More the number of prints, better will be the return in the first week
Stalin released with a total number of 400 prints, the highest number of prints ever in the South Indian film industry. Boss was released with over 250; the highest for a Nagarjuna film and Rajinkant's Sivaji will see countless prints coming out. Every filmmaker wants to release his film with more and more prints, but those with modest budgets can't afford to the same.Producer and distributor D Suresh Babu says that our film makers are realising the importance of releasing their movies with larger number of prints to ensure maximum returns in the first week and also because it helps curb piracy. "If a film can take a large opening, one can recover the money fast. Ninety to ninety five percent of the money is recovered in the first run itself ," he says.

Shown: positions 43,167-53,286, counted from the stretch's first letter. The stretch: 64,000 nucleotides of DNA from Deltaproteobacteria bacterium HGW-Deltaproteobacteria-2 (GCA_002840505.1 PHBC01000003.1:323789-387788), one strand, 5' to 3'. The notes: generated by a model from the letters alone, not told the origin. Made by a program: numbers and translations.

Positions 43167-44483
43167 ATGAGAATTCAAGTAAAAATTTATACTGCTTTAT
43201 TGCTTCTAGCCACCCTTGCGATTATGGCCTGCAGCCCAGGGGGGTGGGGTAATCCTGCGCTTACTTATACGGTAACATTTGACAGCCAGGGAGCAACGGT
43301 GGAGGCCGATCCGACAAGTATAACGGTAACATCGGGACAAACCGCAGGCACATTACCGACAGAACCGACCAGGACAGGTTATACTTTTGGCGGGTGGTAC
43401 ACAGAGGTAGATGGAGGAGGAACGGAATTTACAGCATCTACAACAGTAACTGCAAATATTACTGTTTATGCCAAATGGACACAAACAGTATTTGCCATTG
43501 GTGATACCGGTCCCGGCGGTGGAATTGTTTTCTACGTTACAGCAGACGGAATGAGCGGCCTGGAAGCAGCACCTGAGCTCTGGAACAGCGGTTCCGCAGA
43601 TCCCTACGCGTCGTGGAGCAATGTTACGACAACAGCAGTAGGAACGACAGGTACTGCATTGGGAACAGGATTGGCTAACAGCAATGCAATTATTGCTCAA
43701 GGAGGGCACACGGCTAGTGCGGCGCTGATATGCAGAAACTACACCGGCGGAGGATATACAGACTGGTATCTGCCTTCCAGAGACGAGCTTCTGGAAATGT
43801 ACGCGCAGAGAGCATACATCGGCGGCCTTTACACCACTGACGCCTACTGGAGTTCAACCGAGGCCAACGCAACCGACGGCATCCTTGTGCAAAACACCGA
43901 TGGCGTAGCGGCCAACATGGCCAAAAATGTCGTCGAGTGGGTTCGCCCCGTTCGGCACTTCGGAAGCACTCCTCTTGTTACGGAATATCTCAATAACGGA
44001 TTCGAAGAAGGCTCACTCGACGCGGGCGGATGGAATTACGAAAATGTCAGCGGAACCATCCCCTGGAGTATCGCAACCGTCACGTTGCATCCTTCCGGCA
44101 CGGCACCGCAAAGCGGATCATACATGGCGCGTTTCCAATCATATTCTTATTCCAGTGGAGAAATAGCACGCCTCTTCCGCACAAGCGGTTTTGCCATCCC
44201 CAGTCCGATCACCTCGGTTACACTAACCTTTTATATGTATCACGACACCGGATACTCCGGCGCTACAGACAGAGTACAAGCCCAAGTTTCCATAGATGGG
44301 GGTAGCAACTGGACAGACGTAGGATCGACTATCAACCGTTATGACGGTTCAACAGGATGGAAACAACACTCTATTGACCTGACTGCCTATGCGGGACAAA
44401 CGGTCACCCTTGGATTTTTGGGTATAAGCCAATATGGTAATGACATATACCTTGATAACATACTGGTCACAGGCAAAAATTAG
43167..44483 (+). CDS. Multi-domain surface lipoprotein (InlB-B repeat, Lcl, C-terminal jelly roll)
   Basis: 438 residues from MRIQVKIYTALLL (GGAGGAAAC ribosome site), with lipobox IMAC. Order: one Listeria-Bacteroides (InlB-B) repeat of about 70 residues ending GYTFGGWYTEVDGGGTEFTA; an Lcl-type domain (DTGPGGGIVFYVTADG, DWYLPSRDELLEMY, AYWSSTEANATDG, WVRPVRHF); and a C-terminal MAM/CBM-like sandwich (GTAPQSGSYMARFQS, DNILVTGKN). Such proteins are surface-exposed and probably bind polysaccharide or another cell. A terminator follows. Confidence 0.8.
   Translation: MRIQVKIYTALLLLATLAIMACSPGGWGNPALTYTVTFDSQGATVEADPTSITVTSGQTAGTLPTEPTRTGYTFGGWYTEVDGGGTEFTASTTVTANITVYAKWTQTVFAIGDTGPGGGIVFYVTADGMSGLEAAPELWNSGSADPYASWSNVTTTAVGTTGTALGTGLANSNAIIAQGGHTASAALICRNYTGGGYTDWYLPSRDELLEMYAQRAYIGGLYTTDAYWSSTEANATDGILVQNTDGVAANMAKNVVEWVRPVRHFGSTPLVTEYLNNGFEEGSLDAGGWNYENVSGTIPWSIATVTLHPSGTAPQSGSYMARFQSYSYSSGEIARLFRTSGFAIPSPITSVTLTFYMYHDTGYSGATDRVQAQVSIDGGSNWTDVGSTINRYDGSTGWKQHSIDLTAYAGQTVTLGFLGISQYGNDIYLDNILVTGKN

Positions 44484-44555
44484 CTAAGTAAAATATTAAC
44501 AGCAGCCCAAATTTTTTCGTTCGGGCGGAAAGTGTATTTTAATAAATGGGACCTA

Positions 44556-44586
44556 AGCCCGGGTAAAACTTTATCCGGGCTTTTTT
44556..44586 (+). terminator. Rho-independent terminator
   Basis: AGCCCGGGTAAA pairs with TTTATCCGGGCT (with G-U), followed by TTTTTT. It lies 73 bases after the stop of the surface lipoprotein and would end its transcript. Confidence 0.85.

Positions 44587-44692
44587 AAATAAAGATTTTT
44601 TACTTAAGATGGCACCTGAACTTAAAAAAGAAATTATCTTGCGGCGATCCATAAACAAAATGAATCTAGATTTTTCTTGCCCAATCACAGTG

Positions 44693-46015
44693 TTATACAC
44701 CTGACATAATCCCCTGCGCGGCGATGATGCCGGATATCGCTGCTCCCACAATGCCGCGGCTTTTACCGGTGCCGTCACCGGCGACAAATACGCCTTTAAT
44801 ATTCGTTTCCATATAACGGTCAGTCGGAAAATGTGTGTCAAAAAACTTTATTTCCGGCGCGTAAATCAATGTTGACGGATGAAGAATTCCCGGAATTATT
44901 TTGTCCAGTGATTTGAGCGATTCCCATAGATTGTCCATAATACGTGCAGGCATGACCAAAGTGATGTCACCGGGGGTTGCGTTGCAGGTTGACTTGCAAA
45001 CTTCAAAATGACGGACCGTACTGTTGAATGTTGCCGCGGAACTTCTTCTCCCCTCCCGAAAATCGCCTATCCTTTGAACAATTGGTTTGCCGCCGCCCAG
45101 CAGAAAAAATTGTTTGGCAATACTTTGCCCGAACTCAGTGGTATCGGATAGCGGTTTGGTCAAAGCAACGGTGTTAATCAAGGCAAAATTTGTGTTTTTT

Multiplexes like Prasads and PVR Cinema have increased the number of their daily shows. Even the number of multiplexes are increasing and you require more prints to feed their needs. Suresh says, "The idea is not to send people back home disappointed. There are so many people who want to see one particular movie, but a theatre has only one screen. So you stop screening other films and show the same film everywhere. This way you will reduce the risk of flop, curb piracy and there is high publicity that helps the film."Why this hype suddenly and why flood the markets with print-jumps? The producer adds, "It's because we tend to think it's big. These prints are for the mass and youth because they guarantee better opening. A movie targeted at the women doesn't require so many. We released Laxmi, Jayam Manadera, Preminchukundamra with maximum prints and Raja, Vasantam and Sundarakanda with modest prints. We will release Sumant's film with 35-50 prints, Aadavari Maatalaku... will be between 175-200 and Venky's untitled film will have 250 plus prints."For more prints, a film has to be backed by a popular banner and maximum curiosity should be generated. Sometimes releasing more prints can boomerang but reduction of print costs help release more films. The cost per print today is Rs 60,000-Rs 70, 000. Suresh predicts that in five years time, prints will be discounted and will bewithin the 40-50 bracket. In next five to 10 years, films will be digitalised. All I can say is buyers have revolutionsed it. In US too, the scenario for Telugu films is changing. Our software people who have grown up on a staple diet of Chiranjeevi, Nagarjuna, Venkatesh films ensure that their families give it a decent opening in the weekends."Y. SUNITA CHOWDHARY